An informed decision
Saturday, April 12, 2014
The Electoral Decree is now out.
There are some elements in there (such as a ban on party sheds around polling stations) to ensure that the electoral process is fair.
However, there are some inherent elements which suggest that voting may turn out to be a nightmare for thousands of voters.
There will be only one national “constituency” to elect 50 parliamentarians.
There will probably be 50 candidates each from five parties (including Rear Admiral’s Bainimarama’s prospective party) suggesting a maximum of 250 party candidates.
The sample ballot paper at the end of the decree contemplates 280 candidates (280 squares) — though there may be more or less (including independents).
The decree therefore expects the voter to choose one square out of a massive ballot paper with 280 squares.
Each square will only have a number, in sequence, starting with 135 and (if there are 280 squares) going up to 414. Numbers will be randomly allocated to these candidates.
The problem is that the ballot paper will not have names, or photos, or party symbols which the voter can easily recognise, only the numbers.
In the polling booth, and also publicised all around the country before polling, will be some kind of information with all the candidates, with their numbers, names and photos (it is not clear whether party symbols will be allowed).
Each voter must note and remember the three-digit number of the candidate they want .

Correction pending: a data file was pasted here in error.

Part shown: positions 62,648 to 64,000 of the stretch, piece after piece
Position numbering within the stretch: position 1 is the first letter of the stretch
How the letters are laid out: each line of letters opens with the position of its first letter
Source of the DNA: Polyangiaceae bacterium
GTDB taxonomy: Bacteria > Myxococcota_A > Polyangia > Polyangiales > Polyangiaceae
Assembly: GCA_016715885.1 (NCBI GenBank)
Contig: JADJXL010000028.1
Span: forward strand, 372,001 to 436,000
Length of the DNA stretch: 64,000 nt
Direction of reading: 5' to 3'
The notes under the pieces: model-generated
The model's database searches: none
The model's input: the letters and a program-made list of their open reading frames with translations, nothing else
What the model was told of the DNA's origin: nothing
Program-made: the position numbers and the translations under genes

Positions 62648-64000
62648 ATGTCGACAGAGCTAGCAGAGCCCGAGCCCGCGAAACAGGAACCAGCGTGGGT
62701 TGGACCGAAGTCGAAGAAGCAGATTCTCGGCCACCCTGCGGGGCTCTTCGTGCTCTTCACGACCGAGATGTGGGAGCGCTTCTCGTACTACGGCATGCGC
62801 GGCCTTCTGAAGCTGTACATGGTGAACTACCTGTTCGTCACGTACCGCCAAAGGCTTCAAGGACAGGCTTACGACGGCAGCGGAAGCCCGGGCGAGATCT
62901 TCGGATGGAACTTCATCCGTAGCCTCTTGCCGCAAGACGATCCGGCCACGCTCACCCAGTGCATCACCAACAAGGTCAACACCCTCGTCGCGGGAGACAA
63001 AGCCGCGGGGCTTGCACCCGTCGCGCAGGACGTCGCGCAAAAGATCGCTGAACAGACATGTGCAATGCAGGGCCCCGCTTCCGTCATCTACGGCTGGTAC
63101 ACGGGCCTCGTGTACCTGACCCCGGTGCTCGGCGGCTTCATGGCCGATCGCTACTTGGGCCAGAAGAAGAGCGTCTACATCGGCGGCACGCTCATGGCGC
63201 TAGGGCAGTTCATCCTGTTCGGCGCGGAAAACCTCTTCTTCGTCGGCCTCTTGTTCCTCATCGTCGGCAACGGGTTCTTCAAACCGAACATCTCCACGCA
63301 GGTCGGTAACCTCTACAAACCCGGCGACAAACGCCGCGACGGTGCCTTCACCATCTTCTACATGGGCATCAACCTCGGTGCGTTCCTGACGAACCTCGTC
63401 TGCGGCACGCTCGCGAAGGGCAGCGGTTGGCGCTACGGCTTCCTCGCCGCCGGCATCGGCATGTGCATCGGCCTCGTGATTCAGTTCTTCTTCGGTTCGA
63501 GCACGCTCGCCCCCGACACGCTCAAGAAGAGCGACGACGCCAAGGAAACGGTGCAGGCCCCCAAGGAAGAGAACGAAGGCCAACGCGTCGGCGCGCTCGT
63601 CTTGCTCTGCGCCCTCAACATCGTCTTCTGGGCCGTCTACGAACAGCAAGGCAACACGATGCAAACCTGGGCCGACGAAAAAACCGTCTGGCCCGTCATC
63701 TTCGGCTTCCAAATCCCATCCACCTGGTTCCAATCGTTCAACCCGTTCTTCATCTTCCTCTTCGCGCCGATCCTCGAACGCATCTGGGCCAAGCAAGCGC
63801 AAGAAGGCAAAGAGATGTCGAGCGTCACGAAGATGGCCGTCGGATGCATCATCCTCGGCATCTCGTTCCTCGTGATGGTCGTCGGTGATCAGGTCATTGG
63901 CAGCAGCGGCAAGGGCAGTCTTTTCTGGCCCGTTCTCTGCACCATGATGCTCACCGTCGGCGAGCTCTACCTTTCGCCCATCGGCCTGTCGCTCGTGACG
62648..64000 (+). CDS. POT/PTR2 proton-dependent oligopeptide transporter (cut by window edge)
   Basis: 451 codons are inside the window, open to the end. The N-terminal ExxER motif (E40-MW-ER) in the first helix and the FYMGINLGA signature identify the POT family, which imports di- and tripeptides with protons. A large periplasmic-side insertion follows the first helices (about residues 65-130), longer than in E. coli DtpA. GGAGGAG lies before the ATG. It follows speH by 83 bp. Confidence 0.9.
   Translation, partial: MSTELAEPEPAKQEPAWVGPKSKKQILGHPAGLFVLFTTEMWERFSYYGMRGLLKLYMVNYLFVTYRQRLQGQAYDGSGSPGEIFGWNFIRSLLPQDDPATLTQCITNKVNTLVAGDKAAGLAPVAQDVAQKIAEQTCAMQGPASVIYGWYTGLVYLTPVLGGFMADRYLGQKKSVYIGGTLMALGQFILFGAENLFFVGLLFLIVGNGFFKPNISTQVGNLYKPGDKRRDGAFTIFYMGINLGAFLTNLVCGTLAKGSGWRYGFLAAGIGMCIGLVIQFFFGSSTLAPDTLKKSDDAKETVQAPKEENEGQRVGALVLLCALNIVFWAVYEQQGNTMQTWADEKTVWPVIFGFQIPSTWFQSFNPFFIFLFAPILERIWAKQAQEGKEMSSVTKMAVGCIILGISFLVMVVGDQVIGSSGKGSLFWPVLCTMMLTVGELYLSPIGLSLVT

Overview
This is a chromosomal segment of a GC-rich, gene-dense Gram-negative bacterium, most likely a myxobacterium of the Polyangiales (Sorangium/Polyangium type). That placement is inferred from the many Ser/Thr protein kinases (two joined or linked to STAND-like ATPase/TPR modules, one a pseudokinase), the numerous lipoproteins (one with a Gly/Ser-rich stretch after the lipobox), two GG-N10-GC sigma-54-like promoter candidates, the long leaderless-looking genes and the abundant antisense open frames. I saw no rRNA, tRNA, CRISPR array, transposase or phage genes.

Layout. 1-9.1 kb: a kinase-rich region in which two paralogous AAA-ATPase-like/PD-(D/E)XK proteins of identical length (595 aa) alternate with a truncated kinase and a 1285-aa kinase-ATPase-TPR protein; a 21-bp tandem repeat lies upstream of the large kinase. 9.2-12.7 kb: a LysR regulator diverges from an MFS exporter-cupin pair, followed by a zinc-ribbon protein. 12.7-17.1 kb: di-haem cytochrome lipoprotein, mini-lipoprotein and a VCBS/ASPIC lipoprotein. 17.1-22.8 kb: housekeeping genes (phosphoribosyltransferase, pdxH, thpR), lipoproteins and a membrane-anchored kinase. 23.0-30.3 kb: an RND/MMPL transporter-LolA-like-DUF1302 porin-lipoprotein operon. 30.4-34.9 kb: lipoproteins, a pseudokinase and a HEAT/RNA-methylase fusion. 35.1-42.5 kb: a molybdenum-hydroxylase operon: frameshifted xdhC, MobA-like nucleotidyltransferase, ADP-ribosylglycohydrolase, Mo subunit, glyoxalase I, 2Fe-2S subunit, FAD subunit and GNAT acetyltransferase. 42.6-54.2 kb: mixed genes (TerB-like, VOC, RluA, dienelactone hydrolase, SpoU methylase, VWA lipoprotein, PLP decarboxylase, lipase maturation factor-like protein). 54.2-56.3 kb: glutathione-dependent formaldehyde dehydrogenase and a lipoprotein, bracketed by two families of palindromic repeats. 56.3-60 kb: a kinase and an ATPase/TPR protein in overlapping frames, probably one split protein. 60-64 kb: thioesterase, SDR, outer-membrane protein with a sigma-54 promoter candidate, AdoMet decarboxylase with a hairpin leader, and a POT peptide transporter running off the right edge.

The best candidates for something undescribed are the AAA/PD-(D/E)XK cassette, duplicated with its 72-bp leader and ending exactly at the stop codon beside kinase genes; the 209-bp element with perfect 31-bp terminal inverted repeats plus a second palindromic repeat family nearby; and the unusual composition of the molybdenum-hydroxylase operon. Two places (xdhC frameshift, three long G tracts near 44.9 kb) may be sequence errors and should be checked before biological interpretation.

Then, in the polling booth, the voter will have to locate this three-digit number on the ballot paper, and circle, tick or cross the one square which contains their chosen number, out of these 280 squares.
The voting nightmare
There are hundreds of thousands of voters throughout Fiji, who may have great difficulty in remembering the numbers of their preferred candidates.
If they cannot remember, they will have to find their preferred candidate based on the information inside the polling booth, with all the names and photos of candidates, supposedly in less than two minutes.
Some political parties or candidates might quite sensibly think that they could help their supporters to take a small piece of paper, with the number of their preferred candidate written down. But Section 52 (2) of the Electoral Decree states: “It shall be unlawful for any person to bring into a polling station or polling venue any type of paper or any specimen or sample of a ballot paper or any card or instruction on how to vote.”